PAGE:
The PM moves fast. Yesterday she announced she would attend the annual APEC Economic Leaders’ Meeting and associated events “virtually”. Early today – the second and final day of this event – she announced she has taken over the leaderhsiup of APEC.
We imagine she has done this with much less difficulty than Joe Biden is having in taking over leadership of the USA from a highly aggrieved and capricious Donald Trump.
These APEC announcements were among several posted on the Beehive website since Point of Order last reported on how our ministers are earning their keep.
Most of the others assured us we were prudent not to turn off the Point of Order Trough Monitor simply because Shane Jones no longer can dispense handouts from the $3 billion Provincial Growth Fund and/or the One Billion Trees programme.
Agriculture Minister Damien O’Connor is a dab hand at dispensing, goodies, too, and has stepped up to the plate to announce more than $6 million will be spent on helping farmers improve the health of rivers, wetlands, and habitat biodiversity in Canterbury and Otago as well as improving long-term land management practices.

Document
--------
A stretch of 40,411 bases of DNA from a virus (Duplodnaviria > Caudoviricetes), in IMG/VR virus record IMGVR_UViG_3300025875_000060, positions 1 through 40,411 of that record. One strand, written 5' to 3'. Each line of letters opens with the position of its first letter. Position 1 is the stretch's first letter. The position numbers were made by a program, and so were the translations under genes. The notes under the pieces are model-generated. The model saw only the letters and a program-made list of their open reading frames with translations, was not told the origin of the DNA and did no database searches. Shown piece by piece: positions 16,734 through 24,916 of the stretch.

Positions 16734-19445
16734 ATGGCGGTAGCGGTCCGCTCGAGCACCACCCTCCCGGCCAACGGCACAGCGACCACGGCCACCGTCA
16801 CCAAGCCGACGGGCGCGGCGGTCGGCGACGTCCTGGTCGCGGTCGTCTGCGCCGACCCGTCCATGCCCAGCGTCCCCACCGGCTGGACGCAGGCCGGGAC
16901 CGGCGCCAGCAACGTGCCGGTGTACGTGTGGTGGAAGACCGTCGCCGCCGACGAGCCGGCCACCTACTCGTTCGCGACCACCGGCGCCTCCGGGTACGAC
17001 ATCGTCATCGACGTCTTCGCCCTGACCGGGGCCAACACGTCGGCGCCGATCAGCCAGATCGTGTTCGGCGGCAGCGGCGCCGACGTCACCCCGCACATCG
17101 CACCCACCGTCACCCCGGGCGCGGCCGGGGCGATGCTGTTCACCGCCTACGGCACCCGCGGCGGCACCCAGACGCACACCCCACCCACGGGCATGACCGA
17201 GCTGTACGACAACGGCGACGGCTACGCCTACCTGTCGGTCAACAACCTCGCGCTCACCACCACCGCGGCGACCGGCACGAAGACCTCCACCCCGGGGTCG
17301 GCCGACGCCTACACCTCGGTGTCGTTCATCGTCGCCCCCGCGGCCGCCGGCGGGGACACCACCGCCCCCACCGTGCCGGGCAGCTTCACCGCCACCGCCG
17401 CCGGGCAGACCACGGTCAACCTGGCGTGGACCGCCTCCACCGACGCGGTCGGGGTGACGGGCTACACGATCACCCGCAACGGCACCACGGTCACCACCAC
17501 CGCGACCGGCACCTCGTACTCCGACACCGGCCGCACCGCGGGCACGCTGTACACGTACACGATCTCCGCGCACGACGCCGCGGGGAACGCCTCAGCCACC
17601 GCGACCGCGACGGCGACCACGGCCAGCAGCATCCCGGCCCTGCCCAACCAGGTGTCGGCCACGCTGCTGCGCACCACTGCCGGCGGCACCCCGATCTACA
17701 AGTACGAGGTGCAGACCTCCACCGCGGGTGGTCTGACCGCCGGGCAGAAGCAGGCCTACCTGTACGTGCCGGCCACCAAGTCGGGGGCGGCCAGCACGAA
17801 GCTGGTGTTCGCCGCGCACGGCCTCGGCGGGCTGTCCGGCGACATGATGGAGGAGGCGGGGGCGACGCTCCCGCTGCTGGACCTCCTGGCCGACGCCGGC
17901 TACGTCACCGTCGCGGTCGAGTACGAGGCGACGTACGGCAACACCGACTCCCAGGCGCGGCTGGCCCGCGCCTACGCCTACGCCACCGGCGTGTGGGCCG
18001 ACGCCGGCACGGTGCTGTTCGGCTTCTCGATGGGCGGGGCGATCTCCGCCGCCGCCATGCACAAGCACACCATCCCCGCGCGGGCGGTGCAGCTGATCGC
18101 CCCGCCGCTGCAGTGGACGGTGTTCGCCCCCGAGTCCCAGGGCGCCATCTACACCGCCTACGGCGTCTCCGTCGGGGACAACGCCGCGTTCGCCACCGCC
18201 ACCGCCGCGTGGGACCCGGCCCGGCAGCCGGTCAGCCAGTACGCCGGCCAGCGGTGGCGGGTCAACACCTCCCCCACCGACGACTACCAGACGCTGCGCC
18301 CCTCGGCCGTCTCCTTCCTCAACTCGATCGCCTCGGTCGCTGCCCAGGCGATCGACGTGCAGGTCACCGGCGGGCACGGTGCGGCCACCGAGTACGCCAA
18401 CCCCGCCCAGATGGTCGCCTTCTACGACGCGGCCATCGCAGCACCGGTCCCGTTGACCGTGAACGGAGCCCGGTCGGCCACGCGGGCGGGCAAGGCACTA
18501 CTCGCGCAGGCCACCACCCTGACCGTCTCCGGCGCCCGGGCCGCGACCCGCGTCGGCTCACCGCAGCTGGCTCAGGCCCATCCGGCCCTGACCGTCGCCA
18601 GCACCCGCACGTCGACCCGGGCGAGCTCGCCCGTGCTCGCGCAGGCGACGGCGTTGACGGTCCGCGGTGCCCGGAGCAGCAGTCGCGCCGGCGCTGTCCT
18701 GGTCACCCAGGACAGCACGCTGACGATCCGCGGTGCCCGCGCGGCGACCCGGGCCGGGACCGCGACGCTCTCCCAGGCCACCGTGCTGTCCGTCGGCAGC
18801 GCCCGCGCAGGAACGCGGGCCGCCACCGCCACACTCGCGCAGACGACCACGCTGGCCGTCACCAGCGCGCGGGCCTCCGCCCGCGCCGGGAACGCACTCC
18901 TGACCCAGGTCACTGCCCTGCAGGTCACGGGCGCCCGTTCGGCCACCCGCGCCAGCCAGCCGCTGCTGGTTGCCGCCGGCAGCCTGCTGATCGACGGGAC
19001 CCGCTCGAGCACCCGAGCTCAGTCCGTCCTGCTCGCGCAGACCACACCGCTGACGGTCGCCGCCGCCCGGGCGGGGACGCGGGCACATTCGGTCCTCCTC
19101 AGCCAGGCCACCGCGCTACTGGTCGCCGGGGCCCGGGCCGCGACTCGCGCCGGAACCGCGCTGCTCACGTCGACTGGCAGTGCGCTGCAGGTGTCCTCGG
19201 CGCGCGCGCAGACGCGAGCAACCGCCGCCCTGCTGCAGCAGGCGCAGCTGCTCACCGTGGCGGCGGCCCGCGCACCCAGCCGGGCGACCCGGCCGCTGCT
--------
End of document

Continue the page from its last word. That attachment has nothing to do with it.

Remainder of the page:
Four farmer-led catchment group Jobs for Nature projects have been allocated between $176,000 and $2.3 million over the next three years to fund environmental improvement work across dozens of sites in their regions.
These projects will also employ between 15 and 20 people as well as specialist contractors over that period.
Damien O’Connor says most of the initiatives are being led by established catchment groups with hundreds of farmer members. The work will involve fencing and planting around water bodies, clearing of unsuitable trees, and pest control. Projects also include building a wetland board walk, and structures to protect endangered fish from predator species.
The link between wetland board walks and farming is not obvious.